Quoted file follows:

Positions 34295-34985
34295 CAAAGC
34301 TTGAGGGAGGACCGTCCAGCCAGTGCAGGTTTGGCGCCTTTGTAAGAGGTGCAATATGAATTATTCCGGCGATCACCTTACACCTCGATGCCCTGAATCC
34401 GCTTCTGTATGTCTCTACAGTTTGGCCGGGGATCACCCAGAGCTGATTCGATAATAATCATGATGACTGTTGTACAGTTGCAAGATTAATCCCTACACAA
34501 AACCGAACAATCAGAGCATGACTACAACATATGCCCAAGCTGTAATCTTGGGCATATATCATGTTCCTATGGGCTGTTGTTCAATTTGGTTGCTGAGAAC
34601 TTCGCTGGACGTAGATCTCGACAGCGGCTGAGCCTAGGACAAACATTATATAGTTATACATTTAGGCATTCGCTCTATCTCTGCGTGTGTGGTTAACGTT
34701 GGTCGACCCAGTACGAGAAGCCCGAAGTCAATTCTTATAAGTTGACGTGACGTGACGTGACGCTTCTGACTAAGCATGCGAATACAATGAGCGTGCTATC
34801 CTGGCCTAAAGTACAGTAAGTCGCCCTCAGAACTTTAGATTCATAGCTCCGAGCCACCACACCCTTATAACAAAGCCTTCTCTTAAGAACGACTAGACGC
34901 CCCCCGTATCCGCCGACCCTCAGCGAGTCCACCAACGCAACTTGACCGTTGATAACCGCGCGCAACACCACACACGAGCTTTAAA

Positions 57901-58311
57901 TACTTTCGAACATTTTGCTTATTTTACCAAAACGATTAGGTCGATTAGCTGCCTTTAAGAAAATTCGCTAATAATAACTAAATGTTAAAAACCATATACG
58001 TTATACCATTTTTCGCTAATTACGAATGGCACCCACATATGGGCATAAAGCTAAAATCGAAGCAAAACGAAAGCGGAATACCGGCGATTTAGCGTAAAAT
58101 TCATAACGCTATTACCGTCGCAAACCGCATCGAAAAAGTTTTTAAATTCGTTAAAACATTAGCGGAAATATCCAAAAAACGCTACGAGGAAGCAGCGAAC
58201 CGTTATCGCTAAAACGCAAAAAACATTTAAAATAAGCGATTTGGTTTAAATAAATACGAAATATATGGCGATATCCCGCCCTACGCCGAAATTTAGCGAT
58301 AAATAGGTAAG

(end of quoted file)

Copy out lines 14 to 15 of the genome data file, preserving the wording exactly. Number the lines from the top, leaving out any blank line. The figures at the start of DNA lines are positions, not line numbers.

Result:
58201 CGTTATCGCTAAAACGCAAAAAACATTTAAAATAAGCGATTTGGTTTAAATAAATACGAAATATATGGCGATATCCCGCCCTACGCCGAAATTTAGCGAT
58301 AAATAGGTAAG